18. Cover the top of each dowel with a blob of royal icing and sit the pear cake (with the card base) on top of them. Carefully twist and push the dowel sticking out of the top of the pear down into the base cake to help secure it in place. Leave an inch protruding – this will be the stalk of the pear.

19. Print out 2 copies of the partridge motif and use this a guide to cut out your icing pieces. Start with a soft grey colour for the body of the bird – roll this out approximately 3mm thick. Cut out the body from one paper copy of the template – leave the other copy to lay your pieces on. Use a craft knife to cut around the body template. Smooth the cut edges with your fingertip and affix the partridge body to the pear with edible glue.

 

20.Roll out a long thin sausage of pale green for the branch that the partridge sits on and add some basic leaf shapes – pinch these at one end to give them shape and a 3D effect.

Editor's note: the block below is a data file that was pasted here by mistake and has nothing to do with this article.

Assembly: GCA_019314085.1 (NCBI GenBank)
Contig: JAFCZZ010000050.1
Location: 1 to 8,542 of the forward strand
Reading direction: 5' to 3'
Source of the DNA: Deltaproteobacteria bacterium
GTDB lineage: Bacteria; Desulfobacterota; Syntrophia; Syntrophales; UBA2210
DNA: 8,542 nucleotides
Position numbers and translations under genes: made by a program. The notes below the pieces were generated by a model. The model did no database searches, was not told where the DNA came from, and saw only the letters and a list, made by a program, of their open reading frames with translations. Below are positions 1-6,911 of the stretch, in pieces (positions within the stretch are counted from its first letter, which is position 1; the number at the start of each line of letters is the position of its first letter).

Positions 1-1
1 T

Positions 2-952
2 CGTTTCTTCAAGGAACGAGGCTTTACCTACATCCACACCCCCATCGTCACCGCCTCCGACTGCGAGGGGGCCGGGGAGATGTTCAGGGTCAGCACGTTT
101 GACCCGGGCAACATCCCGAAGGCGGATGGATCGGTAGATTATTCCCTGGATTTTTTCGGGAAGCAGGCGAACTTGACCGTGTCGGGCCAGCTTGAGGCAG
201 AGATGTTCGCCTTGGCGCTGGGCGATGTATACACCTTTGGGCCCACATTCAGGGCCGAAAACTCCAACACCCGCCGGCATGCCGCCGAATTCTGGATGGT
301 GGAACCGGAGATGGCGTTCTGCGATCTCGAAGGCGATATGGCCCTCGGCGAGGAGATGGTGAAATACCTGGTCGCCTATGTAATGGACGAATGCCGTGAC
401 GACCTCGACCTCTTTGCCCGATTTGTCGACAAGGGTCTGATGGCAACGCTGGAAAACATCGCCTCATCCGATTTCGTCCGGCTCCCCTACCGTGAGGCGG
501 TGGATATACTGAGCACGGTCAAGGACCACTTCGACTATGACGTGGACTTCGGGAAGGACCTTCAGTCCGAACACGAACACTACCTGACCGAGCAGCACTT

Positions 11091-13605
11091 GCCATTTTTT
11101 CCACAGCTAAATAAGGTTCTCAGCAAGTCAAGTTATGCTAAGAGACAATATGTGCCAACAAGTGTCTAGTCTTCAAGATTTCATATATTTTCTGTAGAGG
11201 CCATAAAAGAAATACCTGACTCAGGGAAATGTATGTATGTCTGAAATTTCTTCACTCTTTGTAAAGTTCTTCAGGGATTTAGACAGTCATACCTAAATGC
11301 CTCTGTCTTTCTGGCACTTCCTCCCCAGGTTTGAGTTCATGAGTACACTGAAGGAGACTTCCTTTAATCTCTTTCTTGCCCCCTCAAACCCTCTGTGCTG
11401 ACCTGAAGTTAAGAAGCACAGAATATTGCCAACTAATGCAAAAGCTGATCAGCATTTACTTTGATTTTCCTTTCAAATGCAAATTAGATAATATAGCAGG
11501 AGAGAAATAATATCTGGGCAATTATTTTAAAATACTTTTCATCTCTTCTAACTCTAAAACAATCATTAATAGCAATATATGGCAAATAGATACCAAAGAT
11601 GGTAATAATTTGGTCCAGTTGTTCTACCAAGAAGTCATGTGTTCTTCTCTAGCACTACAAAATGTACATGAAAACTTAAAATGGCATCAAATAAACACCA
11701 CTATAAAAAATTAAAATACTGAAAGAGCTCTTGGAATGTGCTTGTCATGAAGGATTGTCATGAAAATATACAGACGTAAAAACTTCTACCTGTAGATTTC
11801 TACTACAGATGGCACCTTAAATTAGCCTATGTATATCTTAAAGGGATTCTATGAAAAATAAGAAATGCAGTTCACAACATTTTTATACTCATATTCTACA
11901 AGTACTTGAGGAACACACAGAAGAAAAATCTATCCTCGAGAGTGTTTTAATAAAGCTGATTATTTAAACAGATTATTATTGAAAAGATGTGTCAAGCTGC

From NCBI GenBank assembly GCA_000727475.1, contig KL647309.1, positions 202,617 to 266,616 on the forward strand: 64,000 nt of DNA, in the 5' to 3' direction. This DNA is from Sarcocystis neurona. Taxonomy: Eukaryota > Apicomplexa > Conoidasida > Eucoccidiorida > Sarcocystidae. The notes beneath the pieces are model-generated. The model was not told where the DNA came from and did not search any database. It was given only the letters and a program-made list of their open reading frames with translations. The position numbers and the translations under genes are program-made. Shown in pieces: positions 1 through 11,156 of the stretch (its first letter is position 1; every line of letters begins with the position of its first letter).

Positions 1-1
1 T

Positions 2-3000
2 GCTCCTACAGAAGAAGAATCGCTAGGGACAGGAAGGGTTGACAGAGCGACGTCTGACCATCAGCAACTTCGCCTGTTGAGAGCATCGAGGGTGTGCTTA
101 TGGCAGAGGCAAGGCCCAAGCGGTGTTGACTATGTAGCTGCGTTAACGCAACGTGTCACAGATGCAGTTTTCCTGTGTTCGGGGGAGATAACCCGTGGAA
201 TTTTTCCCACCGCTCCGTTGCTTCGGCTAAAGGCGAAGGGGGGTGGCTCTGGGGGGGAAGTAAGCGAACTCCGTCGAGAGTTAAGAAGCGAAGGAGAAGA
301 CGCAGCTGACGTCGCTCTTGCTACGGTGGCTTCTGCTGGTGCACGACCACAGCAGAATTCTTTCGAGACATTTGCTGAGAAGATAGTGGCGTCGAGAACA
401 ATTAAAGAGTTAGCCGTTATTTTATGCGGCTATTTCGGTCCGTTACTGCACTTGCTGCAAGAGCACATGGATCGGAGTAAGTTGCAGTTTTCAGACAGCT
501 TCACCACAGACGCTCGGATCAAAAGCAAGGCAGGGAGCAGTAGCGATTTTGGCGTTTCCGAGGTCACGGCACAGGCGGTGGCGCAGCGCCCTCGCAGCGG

21. Cut out the wing pieces using the paper template, start with the base part (purple), then the mid-section (dark peach) and lastly, the top part (light peach).

22. Continue adding detail with the beak, eye and spots. Thinly roll out a rectangle of green icing 1” x ½“ and cover the dowel at the top of the pear to make the stalk.

23. Melt the green Deco Melts according to the packet instructions.

24. Line 2 trays with non-stick baking paper. Drop teaspoons of melted candy in a row on the tray. Use a 1” wide, flat brush to drag the candy upwards in one stroke.

25. Leave the candy to set or put the trays in the fridge – they will only take a few minutes to harden and will easily lift off the paper. Repeat the process with the purple and lime coloured Deco Melts.

To attach the Deco Melt shapes to the cake, use stiff royal icing in a piping bag and snip off the end or use any small nozzle. Build up layers of alternating colours that wrap around the cake.